The studies referenced here were reported in peer-reviewed publications as systematic reviews, hypothesis tests, or predictive analyses. Although the results are valid for the institutions they represent, they may not be valid for other organizations with different technical capacities, project management expertise, organizational culture, or human and economic resources - all of which may affect cost. In addition, these studies may not contain the full technical details of how health information technology was implemented or how it operates. Thus, these results are best used as general guidelines for determining costs and benefits rather than as absolutes, because they may not hold true forall organizations. Please refer to Chapter 4 of "Costs and Benefits of Health Information Technology," AHRQ Publication No. 06-E006, for additional information on the limitations and conclusions of the studies included in the evidence report.
- I am in a four-person practice. What will the cost of an electronic medical record (EMR) implementation be for me?
- We are a small practice being asked to participate in a regional health information exchange. What are the pros and cons of doing this? What workflow and productivity changes can we expect?
- I want to implement computerized physician order entry (CPOE) in my hospital. What is the cost? What are the caveats?
- We are a small practice interested in improving care effectiveness by implementing an electronic health record (EHR) system. What does the research tell us on whether and how we can succeed?
- We've been asked to implement a computerized physician order entry (CPOE) CPOE system as part of a patient safety initiative. What can we really expect in terms of health benefits from CPOE?
Question 1. I am in a four-person practice. What will the cost of an electronic medical record (EMR) implementation be for me?
Using the criteria of electronic health record and cost effectiveness and cost benefit we get the following:
NOTE: Below is an example screenshot of the search criteria you can use. Perform a search on the database.
The first article provides the following summary data for a small (three-physician) practice:
|Improved productivity||Workload||Illustrated benefits of AEHR|
|Elimination of chart pulls||120 chart pull/day, each taking 5 minutes (1,000 hours of work annually)||1000 hr/yr * $17/hr = $17,000/yr|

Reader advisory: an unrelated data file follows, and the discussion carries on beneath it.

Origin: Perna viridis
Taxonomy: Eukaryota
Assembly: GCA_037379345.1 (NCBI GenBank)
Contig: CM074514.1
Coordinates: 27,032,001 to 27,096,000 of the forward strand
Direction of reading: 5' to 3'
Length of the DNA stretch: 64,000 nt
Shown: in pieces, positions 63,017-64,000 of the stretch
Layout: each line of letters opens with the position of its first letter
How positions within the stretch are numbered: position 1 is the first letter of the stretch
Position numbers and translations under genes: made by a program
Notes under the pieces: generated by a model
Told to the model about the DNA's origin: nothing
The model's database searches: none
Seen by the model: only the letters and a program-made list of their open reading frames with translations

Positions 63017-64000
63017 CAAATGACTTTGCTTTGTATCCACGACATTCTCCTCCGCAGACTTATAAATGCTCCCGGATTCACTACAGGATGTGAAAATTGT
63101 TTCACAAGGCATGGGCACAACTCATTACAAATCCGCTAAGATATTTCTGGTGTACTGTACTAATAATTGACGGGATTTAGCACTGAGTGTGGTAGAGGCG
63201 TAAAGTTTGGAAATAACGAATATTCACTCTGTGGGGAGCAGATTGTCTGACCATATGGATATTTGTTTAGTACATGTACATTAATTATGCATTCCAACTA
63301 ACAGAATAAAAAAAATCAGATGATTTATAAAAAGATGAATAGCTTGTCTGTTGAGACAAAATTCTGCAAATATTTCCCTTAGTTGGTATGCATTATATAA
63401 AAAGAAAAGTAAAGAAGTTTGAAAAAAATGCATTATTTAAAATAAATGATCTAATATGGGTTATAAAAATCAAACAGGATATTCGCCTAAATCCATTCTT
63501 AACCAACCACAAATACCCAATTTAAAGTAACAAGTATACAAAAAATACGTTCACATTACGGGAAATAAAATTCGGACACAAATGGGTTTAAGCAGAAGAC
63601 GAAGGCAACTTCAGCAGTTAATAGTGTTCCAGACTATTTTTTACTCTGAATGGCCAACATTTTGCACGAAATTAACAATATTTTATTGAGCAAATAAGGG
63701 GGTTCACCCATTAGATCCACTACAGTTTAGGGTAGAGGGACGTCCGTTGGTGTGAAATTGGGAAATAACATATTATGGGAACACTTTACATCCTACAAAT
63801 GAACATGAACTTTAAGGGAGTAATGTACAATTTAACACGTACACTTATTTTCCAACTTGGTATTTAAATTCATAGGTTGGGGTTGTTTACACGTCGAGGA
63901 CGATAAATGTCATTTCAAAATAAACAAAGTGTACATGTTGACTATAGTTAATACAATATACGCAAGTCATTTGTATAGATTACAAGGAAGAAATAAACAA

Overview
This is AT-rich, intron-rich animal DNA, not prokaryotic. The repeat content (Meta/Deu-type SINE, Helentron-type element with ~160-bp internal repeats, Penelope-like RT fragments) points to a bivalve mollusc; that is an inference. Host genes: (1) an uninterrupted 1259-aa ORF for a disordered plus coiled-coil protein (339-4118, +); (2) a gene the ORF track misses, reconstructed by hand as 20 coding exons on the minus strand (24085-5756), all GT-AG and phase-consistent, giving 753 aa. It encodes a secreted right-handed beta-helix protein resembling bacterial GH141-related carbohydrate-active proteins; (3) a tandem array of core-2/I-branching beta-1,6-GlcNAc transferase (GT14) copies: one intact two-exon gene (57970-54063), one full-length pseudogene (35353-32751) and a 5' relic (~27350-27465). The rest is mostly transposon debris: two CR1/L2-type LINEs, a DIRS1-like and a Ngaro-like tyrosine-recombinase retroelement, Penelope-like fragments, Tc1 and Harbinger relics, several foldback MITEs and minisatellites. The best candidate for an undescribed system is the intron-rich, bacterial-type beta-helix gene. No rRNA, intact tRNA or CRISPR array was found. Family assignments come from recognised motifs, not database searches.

|Reduction/elimination of transcription costs||12000 visits/yr * 40 lines of transcription * $0.11/line||$52,800 yearly savings minus increased provider time for documentation = $42,680/yr net savings|
|Automatic documentation of diagnostic codes||12000 visits/yr * 2 codes/visit *15% manually researched * 5 minutes/code = 300 hours coding time||CPR can virtually eliminate the cost of coding time, resulting in a saving of $5100/yr|
This can be used to make a case to management for implementation of an EHR. The second article (although in Sweden) also provides perspective on EHR implementation in the outpatient setting but breaks down the cost by category:
|Category||Description||Monetary value (in SEK, 1995 dollars)|
|Hardware and software (NPV)||1,471,700|
|Project manager system supplier||6,700|
|Total direct costs||1,642,100|
|Unexpected costs||Self-training during working hours||109,100|
|Loss of normal activities in leisure hours||69,100|
|Increase in administrative work load||192,000|
|Summarizing medical records||77,400|
|Total unexpected costs||450,900|
The sixth article provides summary data for a small independent family physician clinic:
- Settings: Hypothetical small independent family physician clinic.
- Evaluation Method: Present an Excel-based spreadsheet tool designed to help family physicians compare the initial purchase price and the annual and five-year operating costs of EHR systems. Gave an example from a hypothetical scenario. A web link to the tool was provided.
- Health IT System: Hypothetical electronic health records (EHR) systems for outpatient clinical settings.
- Costs: In the example, the author estimated that an EHR system with one-server and six desktop- computers would cost $71, 020 initially (assuming purchased in Jan. 2002), $7,283 for first year, and $11, 984 for years two to five respectively. Description and comments of the cost items (e.g., type of printers) were provided.